The Irish film maker Jason Figgis has been planning a film about Simon for at least a year—entitled Simon Marsden: A Life in Pictures—with the enthusiastic support of Simon's widow Cassie. Jason's blog about the project had its first posts back last July and has been quiet so far this year but I know the project is now ramping up. It will explore not just Simon's work but also the technical background and inspirations behind it.

Stay tuned, as they say.

Monday, 9 May 2016

Ed Thompson Kickstarts Book

Ed Thompson is running a Kickstarter campaign (is that what you call them?) for his book 'The Unseen'. If you're interested in Ed's thoughtful takes on false-colour infrared photography then you should have a look.

It's highly unlikely anyone will produce any more colour infrared film, so there's something rather wistful about looking through this book, knowing that the images represent the last ones to be captured using this idiosyncratic stock. It started life during the second world war as a means of detecting camouflage and was used extensively for remote sensing and medical photography. The Unseen takes a sideways look at the historic uses for the film with subjects like Chernobyl, bees and even a haunted village (Simon Marsden would have been proud).

The book is expected in June. My full disclosure is that I've helped Ed in a small way with some of the text.


Sunday, 17 April 2016

Laurie Klein Artistic Techniques Book

Following on rapidly from her excellent book Photographing the Female Form with Digital Infrared, Laurie Klein has joined forces with her son Kyle for a more general coverage of infrared photography.

Basically (and simplifying somewhat) Kyle discusses the subject from a technical perspective while Laurie discusses the art and technique. As I noted in the review for Female Form, Laurie studied with Ansel Adams and his fingerprints can occasionally be found in her work. This book even mentions the Zone system, in the context of using the camera's histogram display. For infrared photography, where the captured images often have a restricted palette, the histogram is even more useful than in conventional photography.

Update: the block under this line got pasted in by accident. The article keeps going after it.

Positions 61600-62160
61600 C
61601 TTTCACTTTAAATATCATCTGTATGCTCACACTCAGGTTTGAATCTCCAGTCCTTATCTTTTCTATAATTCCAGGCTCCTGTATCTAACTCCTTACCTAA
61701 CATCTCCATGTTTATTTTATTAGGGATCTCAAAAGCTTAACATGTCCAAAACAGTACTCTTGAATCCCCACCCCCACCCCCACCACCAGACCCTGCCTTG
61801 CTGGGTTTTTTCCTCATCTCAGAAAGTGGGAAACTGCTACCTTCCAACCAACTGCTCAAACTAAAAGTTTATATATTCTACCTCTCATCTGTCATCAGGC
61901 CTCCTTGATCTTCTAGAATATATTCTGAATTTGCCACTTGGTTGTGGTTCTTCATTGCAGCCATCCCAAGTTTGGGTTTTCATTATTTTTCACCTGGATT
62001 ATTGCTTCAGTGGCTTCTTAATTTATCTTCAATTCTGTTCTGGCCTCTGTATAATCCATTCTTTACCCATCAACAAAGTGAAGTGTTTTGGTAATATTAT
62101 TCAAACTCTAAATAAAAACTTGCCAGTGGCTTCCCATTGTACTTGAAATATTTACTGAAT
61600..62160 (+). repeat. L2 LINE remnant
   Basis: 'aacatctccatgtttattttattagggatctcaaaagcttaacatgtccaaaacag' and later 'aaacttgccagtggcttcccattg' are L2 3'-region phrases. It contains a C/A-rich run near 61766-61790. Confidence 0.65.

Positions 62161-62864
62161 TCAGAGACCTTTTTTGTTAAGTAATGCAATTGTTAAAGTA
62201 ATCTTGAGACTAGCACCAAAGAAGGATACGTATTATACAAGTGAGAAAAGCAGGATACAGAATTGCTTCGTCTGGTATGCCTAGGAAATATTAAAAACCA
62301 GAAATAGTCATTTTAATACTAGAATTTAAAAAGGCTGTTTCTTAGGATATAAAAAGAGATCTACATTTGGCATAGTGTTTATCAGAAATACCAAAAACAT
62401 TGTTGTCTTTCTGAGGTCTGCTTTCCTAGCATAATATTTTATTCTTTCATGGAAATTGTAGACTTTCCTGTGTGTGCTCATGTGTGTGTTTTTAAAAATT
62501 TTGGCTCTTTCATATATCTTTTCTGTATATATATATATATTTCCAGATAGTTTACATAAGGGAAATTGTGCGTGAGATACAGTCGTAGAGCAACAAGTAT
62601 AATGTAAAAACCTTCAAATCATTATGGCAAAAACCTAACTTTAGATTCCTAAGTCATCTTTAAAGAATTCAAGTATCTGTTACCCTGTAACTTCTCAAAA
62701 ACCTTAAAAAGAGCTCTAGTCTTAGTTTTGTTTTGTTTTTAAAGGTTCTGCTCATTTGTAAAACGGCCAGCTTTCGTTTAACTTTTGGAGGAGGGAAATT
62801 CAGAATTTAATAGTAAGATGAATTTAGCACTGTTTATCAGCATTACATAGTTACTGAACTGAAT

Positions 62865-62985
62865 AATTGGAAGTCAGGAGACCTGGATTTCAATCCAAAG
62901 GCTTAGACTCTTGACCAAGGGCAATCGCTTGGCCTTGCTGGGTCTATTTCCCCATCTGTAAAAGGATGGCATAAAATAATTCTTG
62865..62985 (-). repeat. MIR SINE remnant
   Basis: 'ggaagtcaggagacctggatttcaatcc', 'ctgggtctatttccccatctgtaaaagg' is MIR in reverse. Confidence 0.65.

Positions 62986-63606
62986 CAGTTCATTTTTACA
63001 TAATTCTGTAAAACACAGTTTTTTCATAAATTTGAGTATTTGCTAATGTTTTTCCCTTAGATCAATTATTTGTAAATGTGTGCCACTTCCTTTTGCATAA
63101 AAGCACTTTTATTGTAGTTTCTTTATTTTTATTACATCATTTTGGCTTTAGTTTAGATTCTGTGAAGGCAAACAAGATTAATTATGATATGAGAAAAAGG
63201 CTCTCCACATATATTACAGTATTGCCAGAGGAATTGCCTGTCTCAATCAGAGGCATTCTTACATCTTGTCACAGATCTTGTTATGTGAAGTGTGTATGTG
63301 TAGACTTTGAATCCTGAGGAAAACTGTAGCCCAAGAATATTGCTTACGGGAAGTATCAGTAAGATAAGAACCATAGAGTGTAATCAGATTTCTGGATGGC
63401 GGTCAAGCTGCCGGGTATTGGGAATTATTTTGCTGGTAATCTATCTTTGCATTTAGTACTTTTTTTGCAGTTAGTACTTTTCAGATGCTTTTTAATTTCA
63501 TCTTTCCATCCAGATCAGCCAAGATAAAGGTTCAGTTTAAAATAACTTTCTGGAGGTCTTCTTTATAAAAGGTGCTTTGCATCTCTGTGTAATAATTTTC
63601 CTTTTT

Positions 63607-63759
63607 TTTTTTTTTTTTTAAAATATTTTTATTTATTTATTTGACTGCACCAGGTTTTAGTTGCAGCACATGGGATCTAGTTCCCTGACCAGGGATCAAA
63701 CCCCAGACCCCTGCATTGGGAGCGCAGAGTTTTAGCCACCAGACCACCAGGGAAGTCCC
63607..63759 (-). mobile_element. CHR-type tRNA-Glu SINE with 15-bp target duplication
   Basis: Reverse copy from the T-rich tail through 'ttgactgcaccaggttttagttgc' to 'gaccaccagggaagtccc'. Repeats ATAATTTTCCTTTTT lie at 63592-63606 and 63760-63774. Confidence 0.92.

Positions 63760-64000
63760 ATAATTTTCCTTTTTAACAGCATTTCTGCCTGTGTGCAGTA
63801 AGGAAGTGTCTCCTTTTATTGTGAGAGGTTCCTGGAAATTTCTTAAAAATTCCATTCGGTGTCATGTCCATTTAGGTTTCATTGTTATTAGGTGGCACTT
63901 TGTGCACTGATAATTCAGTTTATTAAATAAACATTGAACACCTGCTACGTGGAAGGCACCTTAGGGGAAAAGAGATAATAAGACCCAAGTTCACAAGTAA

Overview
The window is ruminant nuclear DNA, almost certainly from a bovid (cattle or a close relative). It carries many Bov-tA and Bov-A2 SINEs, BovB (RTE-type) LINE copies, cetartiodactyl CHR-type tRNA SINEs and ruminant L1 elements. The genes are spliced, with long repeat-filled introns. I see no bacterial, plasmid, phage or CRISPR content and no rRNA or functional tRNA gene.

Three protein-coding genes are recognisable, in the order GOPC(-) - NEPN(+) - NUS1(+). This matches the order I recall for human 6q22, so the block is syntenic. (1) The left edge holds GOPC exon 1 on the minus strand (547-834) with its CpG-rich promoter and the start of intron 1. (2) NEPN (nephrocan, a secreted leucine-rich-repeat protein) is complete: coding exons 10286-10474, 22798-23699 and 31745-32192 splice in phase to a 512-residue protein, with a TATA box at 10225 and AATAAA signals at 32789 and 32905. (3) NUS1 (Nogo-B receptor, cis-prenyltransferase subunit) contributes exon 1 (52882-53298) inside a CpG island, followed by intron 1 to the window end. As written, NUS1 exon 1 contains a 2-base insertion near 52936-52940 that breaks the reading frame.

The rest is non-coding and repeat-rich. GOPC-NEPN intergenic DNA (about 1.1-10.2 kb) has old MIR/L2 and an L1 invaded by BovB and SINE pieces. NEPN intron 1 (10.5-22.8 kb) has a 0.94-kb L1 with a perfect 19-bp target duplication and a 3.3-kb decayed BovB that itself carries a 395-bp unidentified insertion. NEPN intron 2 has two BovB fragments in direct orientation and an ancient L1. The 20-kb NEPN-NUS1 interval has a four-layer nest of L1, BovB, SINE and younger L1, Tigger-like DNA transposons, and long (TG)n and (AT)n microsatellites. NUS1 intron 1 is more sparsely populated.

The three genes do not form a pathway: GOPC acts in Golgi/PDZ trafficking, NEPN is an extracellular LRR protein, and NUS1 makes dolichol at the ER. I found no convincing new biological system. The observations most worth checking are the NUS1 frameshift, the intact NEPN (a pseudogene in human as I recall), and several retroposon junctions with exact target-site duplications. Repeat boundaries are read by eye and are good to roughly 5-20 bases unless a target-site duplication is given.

There's a lot to glean from this book. Personally I find more to learn in Laurie's contributions but that's not to denigrate what Kyle wrote, just where I'm coming from with my research into the subject. What I really like is that post-processing, which is undoubtedly an essential part of digital IR, is placed in a reasonable perspective. The book leads you through the workflow of making the image with the camera and then adjusting it to match the vision. I'm particularly interested in the section on emulating the old Kodak film halation and will be exploring that before long.

Infrared Photography: Artistic Techniques for Brilliant Images by Laurie Klein and Kyle Klein is published at $37.95 by Amherst Media. I note that Amherst have really upped their game with the printing in their recent books: no complaints on that score. The format fits the usual Amherst US-Letter size, perfect bound.

I've also been sent a copy of Karen Dórame's Mastering Infrared Photography by Amherst, which I'll be looking at before long.

Thursday, 10 March 2016

Infrared rainbows

It was Robert Greenler who, having deduced that there should be an infrared component to a terrestrial rainbow, finally succeeded in photographing a natural one in 1970. I've had a go myself and if the sky does what you need and the camera is steady enough it is not too difficult to give it a go yourself.

Scientific American recently published an article entitles Think You Know Rainbows? Look Again, which discussed and showed examples of rainbows that were not particularly rainbow coloured, including a white one and a red one.

The red example in the article (reproduced above) was taken from the Wikimedia Commons, and was taken by Jason Campbell in 2011. The cause, as the article explains, is that the light source is a setting sun and at this point only red light was available to be refracted by water droplets to form the bow.

You probably see where I'm going here. Let's assume that near-IR is also in the sunlight as the sun sets and that this remains a little after the red has gone. In this case it should be possible for an infrared-only rainbow to exist.

Presumably anyone with a suitable light source and some fine mist could produce one in the lab but has anyone managed to take a photograph of such a thing 'in the wild'?